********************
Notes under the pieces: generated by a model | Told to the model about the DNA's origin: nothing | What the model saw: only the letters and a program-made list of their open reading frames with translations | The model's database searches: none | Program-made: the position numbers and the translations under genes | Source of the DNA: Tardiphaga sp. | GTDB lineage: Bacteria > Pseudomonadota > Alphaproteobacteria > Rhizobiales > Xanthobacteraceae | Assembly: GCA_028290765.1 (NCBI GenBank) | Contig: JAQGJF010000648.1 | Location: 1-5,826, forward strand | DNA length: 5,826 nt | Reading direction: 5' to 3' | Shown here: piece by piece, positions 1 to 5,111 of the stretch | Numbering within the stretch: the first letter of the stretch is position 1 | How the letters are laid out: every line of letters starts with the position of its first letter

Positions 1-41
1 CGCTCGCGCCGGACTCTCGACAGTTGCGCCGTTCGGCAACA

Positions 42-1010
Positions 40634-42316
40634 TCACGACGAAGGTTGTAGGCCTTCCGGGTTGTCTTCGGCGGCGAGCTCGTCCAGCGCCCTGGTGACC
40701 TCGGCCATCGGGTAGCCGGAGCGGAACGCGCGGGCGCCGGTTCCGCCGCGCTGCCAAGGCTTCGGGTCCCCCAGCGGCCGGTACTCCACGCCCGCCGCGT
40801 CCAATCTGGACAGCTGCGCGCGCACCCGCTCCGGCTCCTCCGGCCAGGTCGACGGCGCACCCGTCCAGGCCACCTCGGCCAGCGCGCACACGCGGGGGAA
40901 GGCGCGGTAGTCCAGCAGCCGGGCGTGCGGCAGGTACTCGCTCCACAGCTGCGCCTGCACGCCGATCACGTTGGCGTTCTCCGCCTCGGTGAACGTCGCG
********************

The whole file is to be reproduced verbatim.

Notes under the pieces: generated by a model | Told to the model about the DNA's origin: nothing | What the model saw: only the letters and a program-made list of their open reading frames with translations | The model's database searches: none | Program-made: the position numbers and the translations under genes | Source of the DNA: Tardiphaga sp. | GTDB lineage: Bacteria > Pseudomonadota > Alphaproteobacteria > Rhizobiales > Xanthobacteraceae | Assembly: GCA_028290765.1 (NCBI GenBank) | Contig: JAQGJF010000648.1 | Location: 1-5,826, forward strand | DNA length: 5,826 nt | Reading direction: 5' to 3' | Shown here: piece by piece, positions 1 to 5,111 of the stretch | Numbering within the stretch: the first letter of the stretch is position 1 | How the letters are laid out: every line of letters starts with the position of its first letter

Positions 1-41
1 CGCTCGCGCCGGACTCTCGACAGTTGCGCCGTTCGGCAACA

Positions 42-1010
Positions 40634-42316
40634 TCACGACGAAGGTTGTAGGCCTTCCGGGTTGTCTTCGGCGGCGAGCTCGTCCAGCGCCCTGGTGACC
40701 TCGGCCATCGGGTAGCCGGAGCGGAACGCGCGGGCGCCGGTTCCGCCGCGCTGCCAAGGCTTCGGGTCCCCCAGCGGCCGGTACTCCACGCCCGCCGCGT
40801 CCAATCTGGACAGCTGCGCGCGCACCCGCTCCGGCTCCTCCGGCCAGGTCGACGGCGCACCCGTCCAGGCCACCTCGGCCAGCGCGCACACGCGGGGGAA
40901 GGCGCGGTAGTCCAGCAGCCGGGCGTGCGGCAGGTACTCGCTCCACAGCTGCGCCTGCACGCCGATCACGTTGGCGTTCTCCGCCTCGGTGAACGTCGCG